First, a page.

NEW YORK CITY-Ceremonial dirt was moved, indoors, as Hines and its ownership partners marked the start of construction on 7 Bryant Park Monday afternoon. Officially located at 1045 Ave. of the Americas, the 28-story office tower is slated for completion next year.
Hines’ equity partner on the 474,000-square-foot project, J.P. Morgan Asset Management, is financing construction despite the fact that the tower has yet to sign a single tenant. In going ahead with spec development, “Both companies are casting a tremendous vote of confidence in the future of the city,” Mayor Michael Bloomberg said in brief remarks during the groundbreaking ceremony.
Kevin Faxon, head of real estate—Americas for JPMAM, concurred, telling the audience, “We think it’s a smart risk to take, given the quality of the property.” Making that case to institutional investors may have required some heavy lifting: in a joking reference to Bloomberg, Faxon said, “I wish he’d been on our investment committee nine months ago.”
Tommy Craig, senior managing director and head of Hines’ New York office, pointed out that the project was conceived during the depths of the recession. Other office projects have been going vertical in recent years, Craig acknowledged, but all had their origins before the global credit crisis set in.
Against that backdrop, Faxon cited three primary reasons that JPMAM committed to becoming equity provider for 7 Bryant Park. One was “the quality of the partnership that we have” with Hines and limited partner Pacolet Milliken Enterprises, which owns the land on which the tower will be built.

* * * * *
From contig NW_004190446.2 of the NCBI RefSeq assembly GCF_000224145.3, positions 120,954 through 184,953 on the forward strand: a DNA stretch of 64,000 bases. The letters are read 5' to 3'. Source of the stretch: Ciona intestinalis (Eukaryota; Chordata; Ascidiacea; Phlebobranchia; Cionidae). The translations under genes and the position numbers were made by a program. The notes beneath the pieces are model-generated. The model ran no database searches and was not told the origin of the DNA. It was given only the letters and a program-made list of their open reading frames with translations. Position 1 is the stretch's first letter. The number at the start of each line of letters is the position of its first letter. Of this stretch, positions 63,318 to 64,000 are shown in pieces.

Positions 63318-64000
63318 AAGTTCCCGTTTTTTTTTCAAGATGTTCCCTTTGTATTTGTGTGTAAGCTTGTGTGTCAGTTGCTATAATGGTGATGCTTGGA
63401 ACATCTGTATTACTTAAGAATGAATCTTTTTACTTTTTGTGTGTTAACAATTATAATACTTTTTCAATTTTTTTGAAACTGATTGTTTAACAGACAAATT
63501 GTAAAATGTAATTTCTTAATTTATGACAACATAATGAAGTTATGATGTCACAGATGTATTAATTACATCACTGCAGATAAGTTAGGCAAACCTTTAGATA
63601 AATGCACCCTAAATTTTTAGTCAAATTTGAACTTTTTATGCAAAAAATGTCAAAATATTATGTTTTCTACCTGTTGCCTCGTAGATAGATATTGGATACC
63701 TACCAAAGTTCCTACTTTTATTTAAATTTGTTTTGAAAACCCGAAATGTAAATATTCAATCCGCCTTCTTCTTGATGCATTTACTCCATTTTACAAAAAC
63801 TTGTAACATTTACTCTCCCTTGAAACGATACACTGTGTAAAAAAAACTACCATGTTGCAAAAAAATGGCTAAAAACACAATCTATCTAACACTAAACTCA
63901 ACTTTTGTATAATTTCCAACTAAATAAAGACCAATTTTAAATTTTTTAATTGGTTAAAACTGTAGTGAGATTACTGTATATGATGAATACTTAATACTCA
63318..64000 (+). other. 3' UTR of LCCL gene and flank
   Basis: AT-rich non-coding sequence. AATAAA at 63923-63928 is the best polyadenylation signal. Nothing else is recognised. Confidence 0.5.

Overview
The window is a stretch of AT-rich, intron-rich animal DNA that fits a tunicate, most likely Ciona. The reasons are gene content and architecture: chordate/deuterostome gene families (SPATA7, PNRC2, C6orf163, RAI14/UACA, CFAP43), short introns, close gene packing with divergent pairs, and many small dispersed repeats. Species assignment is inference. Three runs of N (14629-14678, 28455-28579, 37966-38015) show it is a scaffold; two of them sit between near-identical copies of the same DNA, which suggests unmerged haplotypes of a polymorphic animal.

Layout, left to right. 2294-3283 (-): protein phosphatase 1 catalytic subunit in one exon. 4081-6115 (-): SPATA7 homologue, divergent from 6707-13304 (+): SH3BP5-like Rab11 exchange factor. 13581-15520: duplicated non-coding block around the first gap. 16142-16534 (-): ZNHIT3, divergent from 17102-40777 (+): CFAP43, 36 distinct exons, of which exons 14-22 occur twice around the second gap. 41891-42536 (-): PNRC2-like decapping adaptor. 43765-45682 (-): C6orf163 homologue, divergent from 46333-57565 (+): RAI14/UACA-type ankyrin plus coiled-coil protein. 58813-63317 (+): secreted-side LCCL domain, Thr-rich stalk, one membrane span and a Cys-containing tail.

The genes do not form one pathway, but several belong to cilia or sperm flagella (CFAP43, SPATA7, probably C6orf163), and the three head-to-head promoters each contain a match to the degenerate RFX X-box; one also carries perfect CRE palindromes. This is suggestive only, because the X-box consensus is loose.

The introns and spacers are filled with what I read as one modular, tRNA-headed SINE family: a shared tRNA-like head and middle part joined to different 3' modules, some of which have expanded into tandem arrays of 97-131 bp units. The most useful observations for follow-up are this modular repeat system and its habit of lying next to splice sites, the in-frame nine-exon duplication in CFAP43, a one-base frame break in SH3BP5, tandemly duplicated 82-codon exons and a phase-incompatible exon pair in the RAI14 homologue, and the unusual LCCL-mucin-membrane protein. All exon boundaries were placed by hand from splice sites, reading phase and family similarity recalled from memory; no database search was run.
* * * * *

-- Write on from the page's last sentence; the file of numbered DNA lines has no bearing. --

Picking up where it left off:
Another factor, said Faxon, was the functionality and actual design of the property. Designed by Pei Cobb Freed & Partners, the tower emphasizes “21st century workplace standards,” Craig said. It has been pre-certified LEED Gold for new construction, he said.
The third reason was that time-honored real estate maxim: location, location, location, in this case across the street from Bryant Park. It was not always thus: three decades ago, recalled Bloomberg, the 9.6-acre park was “a symbol of everything that was wrong with New York City.” The efforts of the Bryant Park Restoration Corp., under the leadership of Dan Biederman, began to change that, and today the neighborhood surrounding the park stands as “one of the most desirable places to work anywhere in the world.”
With the onset of construction at 7 Bryant Park, Hines is continuing a development tradition that began with the Lipstick Building at 53d Street and Third Avenue in the early 1980s, said company president Jeff Hines. He expressed the hope that his firm would be following up in due course with more office and multifamily development here.
Office leasing on the project is being handled by CBRE, whose tri-state CEO, Mary Ann Tighe, was among the guests of honor Monday. The tower’s retail component is being marketed by RKF. On the construction side, team members include Turner Construction and Thornton Tomasetti.